In fact, new research commissioned by the Department of Communications reveals that the downloading of illegal content from the Internet in Australia is double that of the UK.
But, as reported by iTWire today, the research report effectively questions the wisdom of the government's own anti-piracy copyright infringement legislation. The research indicates that the least effective option for stopping people from pirating would be receiving a letter from their Internet Service Provider saying their account would be suspended, with only 2 in 10 pirates saying this would change their behaviour.
According to the research conducted by TNS Australia in March and April, four in 10 content consumers, or 43%, had consumed at least some illegal files, compared to 21% in the UK - representing a quarter of all Australian internet users, or 26%.
And, the Department of Communications estimates that in the first quarter of 2015 a whopping 254 million music tracks, 95 million movies, 82 million TV programs and 9 million video games were illegally consumed online by Australians.
And, around a quarter of these (7%) exclusively consumed illegal content.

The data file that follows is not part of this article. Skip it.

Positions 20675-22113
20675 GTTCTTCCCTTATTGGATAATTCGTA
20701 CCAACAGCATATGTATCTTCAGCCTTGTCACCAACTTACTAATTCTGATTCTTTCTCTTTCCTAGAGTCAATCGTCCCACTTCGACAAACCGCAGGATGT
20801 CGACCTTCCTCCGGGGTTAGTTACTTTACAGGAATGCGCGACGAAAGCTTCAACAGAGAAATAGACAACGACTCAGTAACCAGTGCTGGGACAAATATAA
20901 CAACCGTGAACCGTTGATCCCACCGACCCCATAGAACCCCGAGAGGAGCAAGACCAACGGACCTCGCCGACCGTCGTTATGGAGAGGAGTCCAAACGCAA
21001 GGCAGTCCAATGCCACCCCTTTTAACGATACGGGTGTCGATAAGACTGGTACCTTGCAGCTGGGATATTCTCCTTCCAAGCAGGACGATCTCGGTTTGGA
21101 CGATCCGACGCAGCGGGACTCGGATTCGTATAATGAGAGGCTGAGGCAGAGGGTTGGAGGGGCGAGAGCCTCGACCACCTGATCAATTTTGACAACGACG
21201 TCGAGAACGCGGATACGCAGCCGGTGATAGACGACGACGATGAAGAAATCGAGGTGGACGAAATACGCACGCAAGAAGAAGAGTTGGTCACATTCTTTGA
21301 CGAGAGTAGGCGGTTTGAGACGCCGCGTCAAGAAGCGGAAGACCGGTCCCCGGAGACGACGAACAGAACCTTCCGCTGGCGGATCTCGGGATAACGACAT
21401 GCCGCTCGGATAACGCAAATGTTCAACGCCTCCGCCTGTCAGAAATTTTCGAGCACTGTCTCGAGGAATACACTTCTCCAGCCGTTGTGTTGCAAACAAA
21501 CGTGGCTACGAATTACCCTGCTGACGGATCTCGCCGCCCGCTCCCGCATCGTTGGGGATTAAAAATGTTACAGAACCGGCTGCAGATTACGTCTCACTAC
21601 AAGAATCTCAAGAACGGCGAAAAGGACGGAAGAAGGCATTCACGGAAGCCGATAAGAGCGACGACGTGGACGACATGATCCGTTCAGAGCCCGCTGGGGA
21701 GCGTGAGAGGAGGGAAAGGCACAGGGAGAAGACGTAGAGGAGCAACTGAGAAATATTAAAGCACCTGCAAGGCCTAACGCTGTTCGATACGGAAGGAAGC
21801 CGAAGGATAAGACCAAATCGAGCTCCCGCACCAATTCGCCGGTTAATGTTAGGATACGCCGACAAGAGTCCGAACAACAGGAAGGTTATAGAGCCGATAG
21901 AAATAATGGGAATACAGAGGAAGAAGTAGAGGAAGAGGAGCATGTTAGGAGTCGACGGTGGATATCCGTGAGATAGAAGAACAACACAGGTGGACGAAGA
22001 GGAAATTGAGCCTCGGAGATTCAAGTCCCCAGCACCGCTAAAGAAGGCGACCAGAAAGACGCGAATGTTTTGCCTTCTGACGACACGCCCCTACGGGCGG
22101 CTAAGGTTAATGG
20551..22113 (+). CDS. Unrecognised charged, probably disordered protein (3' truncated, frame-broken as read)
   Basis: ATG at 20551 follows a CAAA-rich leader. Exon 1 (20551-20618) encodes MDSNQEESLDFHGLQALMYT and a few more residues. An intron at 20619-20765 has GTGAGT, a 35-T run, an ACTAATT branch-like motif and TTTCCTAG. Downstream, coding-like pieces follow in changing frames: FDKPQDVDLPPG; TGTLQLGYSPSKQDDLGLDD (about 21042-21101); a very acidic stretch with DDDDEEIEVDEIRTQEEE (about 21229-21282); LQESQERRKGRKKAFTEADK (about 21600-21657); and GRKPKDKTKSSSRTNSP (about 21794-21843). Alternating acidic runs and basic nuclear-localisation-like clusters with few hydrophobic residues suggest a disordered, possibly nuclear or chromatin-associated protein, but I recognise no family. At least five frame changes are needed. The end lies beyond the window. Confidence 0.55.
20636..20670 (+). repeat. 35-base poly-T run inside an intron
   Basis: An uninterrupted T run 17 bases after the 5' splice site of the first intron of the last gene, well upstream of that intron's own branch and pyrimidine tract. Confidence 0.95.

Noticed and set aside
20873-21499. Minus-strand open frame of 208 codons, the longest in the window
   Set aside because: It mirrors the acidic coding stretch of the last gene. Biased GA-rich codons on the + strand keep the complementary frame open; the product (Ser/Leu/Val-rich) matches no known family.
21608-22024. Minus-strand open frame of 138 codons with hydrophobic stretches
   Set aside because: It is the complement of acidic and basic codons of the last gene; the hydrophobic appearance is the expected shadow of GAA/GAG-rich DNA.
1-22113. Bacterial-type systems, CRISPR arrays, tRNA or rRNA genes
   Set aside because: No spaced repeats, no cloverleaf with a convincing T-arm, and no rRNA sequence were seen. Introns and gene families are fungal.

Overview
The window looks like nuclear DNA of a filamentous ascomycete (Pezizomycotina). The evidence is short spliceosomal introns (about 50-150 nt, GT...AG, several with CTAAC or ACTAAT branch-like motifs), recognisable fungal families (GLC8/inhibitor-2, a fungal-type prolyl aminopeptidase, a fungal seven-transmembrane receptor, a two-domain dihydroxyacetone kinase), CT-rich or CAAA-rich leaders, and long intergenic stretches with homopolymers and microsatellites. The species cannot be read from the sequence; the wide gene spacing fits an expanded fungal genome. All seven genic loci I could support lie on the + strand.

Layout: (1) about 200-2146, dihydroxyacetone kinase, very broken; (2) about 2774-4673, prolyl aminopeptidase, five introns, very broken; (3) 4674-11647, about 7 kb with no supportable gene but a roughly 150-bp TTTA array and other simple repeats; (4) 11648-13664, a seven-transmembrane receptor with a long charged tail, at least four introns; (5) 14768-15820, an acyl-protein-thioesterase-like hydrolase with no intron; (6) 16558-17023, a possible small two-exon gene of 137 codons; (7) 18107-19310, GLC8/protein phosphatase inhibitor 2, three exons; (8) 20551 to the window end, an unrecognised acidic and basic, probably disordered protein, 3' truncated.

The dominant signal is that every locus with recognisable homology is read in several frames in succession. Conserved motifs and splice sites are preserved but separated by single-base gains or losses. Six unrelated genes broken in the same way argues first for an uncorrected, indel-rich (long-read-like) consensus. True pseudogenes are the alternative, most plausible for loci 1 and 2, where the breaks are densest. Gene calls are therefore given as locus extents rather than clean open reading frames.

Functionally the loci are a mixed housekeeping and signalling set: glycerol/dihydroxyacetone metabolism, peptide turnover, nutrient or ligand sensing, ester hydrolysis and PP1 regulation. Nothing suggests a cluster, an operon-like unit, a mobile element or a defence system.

It’s also revealed that levels of infringement varied by content type, with 15% consuming at least some music and 14% consuming at least some movies illegally over the three month period, while 12% did so for TV programs and 3% for video games.
It seems, too, that illegal downloading starts at a young age - 6 in 10 Australian internet users aged 12+ (60%) had consumed at least one item of digital content from across the four core content types - movies, music, TV programs and video games in the past 3 months - 54% had streamed or accessed content and 43% had downloaded content.
But, the likelihood to have consumed any digital content decreased with age and was higher for males than for females.
In short, the survey reveals that Aussies of all ages are consuming a significant amount of digital content and continue to disregard the warnings about doing something illegal.